We’re having a bit of a wind these days. It’s all we’re getting from the giant storm swirling off shore on the Atlantic. No rain or snow, just wind. I don’t like wind. I don’t like getting pushed and slapped around by it. It’s tiring.
The wind wreaks havoc with my chicken yard fence, so I didn’t let the birds out, deliberately. But naturally the door blew open while I was in the GH, so they all went pouring out and I had to patch up the fence for a bit. They don’t like wind either, though. It blows their feathers the wrong way. They quickly retreated.House chicken (who needs a name) is still keeping such a low profile that no one has been talking about when she’s going to go back to the flock. Every day she hops out of her box and hangs out for awhile “in her yard” (on the sheet of newspaper in front of her box). She eats and naps and does a lot of grooming. She does less sleeping now and more grooming than when she first got imported. She’s also turned into a real turd machine, which I suppose is healthy. Means she’s eating more, maybe growing. I figured she would let us know when she’s finished living in a box, by getting restless. But she’s the opposite. Just incredibly mild and quiet, so we mostly forget she’s even in here. So different. I can just imagine any other chicken in a cardboard box for five minutes…
I’ve never known a chicken to be so happy to live in a box. It’s crazy. She seems perfectly content to nap, eat, groom herself. Repeat. She eats breakfast and settles down into the hay for a nap. Eats lunch, stretches out in the sun and naps. Eats a snack, sighs, tucks her head under a wing and takes a nap.
I’m glad she’s eating. It’s her only real job. And I can feel her putting on weight. But I do want to see signs of normal chicken behaviour, like escape attempts. Scritching. Opinions. No, she’s just I live in a box now. So the jury is still out on, Is she ill? Or Is she just the mildest chicken ever? She’s growing slow for her age, hence the forced confinement with snack bar, so maybe her mildness is a symptom of hunger? Not the usual symptom of hunger. The only sure way to get a rise out of her is autofocus. The green light makes her hit the dark far side of her box in zero time flat. I’ll be looking through the viewfinder at her, lining up a perfect shot of her being cute, touch autofocus, and *poof*. Where’d she go? I failed to get many excellent pictures that way. The only way I can get closeups is in full sunshine; that drowns out the autofocusing green light. Oh, falling asleep. Going… Gone. No, I’m awake. See, my eyes are o….o…oh, back to sleep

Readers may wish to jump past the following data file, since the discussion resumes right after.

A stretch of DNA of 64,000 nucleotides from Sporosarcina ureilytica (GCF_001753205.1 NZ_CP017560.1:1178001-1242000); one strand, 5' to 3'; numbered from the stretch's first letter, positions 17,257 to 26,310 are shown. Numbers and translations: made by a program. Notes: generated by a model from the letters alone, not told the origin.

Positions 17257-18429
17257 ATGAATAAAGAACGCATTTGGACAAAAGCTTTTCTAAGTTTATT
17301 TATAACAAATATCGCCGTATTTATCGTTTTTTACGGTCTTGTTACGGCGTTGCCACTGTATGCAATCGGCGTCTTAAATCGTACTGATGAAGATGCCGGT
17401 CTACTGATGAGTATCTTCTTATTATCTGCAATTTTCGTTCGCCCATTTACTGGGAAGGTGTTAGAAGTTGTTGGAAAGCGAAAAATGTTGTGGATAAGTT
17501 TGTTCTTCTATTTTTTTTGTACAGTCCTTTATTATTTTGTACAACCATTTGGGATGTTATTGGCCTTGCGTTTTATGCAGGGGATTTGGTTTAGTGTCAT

HW shakes his head soberly and says I’m headed for a certain destiny of being a crazy chicken lady that has chickens in the house wearing diapers (Ok, I don’t think that necessarily correlates to mental instability, just sayin), but he loves her too. She’s too precious, and it’s fun to have a quiet little poofy pet. A purse chicken.
Yang is quartered in the house again. I brought her in yesterday when I saw her hunched up and not eating breakfast. I don’t know why, but she’s underweight and seems listless, compared to her sibling Yin, so she’s in rehabilitative care.
She’s into it. She likes cuddling,and seems to eat pretty well, if timidly, on her own.
I gave her a roomier box today, with a decent view of the room. First she went to the very back and made herself a nest, but then she edged up to within extended-neck’s reach of water and snacks and settled in there. She goes back to the back if I make loud noises.
I can’t figure out if she’s exceptionally meek, or if she’s ill, because a chicken usually has much more energy than this. Ie., they’re usually ready to tear a box apart, upset their water dish, and let you know, very loudly, that they do not thrive in captivity. But for now, she’s been admitted to the box and the all-you-can-eat buffet for observation.
I thought this hen was about to expire. She spent a couple days hunched up in the greenhouse (no neck), with her eyes half closed. When hens get like that they aren´t feeling well. Sometimes they pull through it, sometimes they die. This hen is very old. She could be six or seven years old. She retired from doing eggs some time ago. But it seems she´s pulling through, and has decided to camp at a higher altitude today. Her neck is getting longer too.
I haven´t planted anything out in the GH yet, so the doors are open for the various fowl to come and go. Mostly they don´t go in there unless it rains; they are reveling in playing outside and have had enough of the greenhouse.
A guinea update – on the first night of freedom the new pair came back to the greenhouse! The second night, they were all up on the guinea house together- adorable! They don´t spend the day together – they travel in two separate packs all day, but they´re cool. They know where they live. The three-pack has a favorite spot by the trail, where the hen nestles down into the leaves under a little tree. I think she´s laying eggs, but not yet broody. She didn´t pick a very secret spot.